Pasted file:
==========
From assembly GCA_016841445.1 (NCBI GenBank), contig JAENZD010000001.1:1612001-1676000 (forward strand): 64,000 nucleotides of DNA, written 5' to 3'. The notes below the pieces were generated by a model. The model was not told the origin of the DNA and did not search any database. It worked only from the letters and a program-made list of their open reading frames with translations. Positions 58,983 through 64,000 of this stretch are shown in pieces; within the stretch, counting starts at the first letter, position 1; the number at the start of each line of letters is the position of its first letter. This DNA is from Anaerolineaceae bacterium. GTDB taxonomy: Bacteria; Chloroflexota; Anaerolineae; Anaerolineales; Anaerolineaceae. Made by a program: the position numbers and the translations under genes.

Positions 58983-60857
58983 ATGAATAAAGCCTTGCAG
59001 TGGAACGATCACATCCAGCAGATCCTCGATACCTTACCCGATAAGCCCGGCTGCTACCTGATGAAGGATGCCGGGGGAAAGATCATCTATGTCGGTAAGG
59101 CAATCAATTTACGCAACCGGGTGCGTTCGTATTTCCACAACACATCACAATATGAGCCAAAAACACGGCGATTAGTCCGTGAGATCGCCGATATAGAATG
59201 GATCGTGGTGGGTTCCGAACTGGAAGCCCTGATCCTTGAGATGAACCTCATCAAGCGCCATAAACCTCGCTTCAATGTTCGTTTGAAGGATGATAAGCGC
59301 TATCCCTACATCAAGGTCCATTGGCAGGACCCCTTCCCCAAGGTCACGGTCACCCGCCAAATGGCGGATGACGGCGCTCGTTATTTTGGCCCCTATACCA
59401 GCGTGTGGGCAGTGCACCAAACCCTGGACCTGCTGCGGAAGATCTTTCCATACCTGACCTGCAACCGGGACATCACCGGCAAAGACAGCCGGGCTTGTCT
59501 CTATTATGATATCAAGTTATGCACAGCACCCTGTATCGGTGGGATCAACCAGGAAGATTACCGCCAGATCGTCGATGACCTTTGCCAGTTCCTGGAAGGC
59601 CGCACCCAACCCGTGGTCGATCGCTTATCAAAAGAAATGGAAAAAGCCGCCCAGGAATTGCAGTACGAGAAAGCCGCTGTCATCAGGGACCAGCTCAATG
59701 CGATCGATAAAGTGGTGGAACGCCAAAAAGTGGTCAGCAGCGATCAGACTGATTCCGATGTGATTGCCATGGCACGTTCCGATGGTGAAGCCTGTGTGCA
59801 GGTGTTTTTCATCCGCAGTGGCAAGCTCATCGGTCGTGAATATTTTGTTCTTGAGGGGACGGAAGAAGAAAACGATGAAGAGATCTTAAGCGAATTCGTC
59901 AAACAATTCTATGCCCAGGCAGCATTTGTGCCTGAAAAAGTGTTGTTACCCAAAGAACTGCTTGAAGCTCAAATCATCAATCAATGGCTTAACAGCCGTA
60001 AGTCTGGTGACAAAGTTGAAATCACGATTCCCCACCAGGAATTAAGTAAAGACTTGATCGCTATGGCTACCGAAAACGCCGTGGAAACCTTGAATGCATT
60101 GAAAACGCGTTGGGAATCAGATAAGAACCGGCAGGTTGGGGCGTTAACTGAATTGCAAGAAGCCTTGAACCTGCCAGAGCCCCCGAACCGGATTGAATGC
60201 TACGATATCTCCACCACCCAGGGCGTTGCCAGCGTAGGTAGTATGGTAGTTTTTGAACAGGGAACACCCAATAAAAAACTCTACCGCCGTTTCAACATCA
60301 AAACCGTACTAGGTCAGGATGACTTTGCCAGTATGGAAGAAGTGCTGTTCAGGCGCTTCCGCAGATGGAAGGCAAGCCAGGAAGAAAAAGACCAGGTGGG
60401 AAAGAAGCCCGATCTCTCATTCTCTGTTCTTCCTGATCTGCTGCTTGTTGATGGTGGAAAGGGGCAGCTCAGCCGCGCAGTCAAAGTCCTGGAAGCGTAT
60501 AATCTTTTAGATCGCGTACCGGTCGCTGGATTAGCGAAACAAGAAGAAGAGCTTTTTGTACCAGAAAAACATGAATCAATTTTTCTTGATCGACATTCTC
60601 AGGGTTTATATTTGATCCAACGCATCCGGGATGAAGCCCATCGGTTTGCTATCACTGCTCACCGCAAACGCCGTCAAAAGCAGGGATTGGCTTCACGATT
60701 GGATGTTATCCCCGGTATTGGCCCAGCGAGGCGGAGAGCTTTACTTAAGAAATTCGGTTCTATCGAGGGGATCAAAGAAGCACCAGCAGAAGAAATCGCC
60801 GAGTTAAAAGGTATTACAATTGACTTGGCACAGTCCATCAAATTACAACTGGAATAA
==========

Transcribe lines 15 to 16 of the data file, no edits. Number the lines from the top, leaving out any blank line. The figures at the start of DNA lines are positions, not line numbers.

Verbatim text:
60101 GAAAACGCGTTGGGAATCAGATAAGAACCGGCAGGTTGGGGCGTTAACTGAATTGCAAGAAGCCTTGAACCTGCCAGAGCCCCCGAACCGGATTGAATGC
60201 TACGATATCTCCACCACCCAGGGCGTTGCCAGCGTAGGTAGTATGGTAGTTTTTGAACAGGGAACACCCAATAAAAAACTCTACCGCCGTTTCAACATCA